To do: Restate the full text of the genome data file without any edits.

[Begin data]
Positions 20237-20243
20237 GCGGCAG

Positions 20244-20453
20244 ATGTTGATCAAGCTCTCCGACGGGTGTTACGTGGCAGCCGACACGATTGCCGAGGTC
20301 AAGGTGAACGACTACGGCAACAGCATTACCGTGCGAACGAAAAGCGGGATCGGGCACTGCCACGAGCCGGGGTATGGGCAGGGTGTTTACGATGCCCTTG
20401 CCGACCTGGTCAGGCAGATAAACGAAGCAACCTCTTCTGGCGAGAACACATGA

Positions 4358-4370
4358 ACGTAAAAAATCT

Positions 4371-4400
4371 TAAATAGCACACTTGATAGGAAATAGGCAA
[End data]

Positions 20237-20243
20237 GCGGCAG

Positions 20244-20453
20244 ATGTTGATCAAGCTCTCCGACGGGTGTTACGTGGCAGCCGACACGATTGCCGAGGTC
20301 AAGGTGAACGACTACGGCAACAGCATTACCGTGCGAACGAAAAGCGGGATCGGGCACTGCCACGAGCCGGGGTATGGGCAGGGTGTTTACGATGCCCTTG
20401 CCGACCTGGTCAGGCAGATAAACGAAGCAACCTCTTCTGGCGAGAACACATGA

Positions 4358-4370
4358 ACGTAAAAAATCT

Positions 4371-4400
4371 TAAATAGCACACTTGATAGGAAATAGGCAA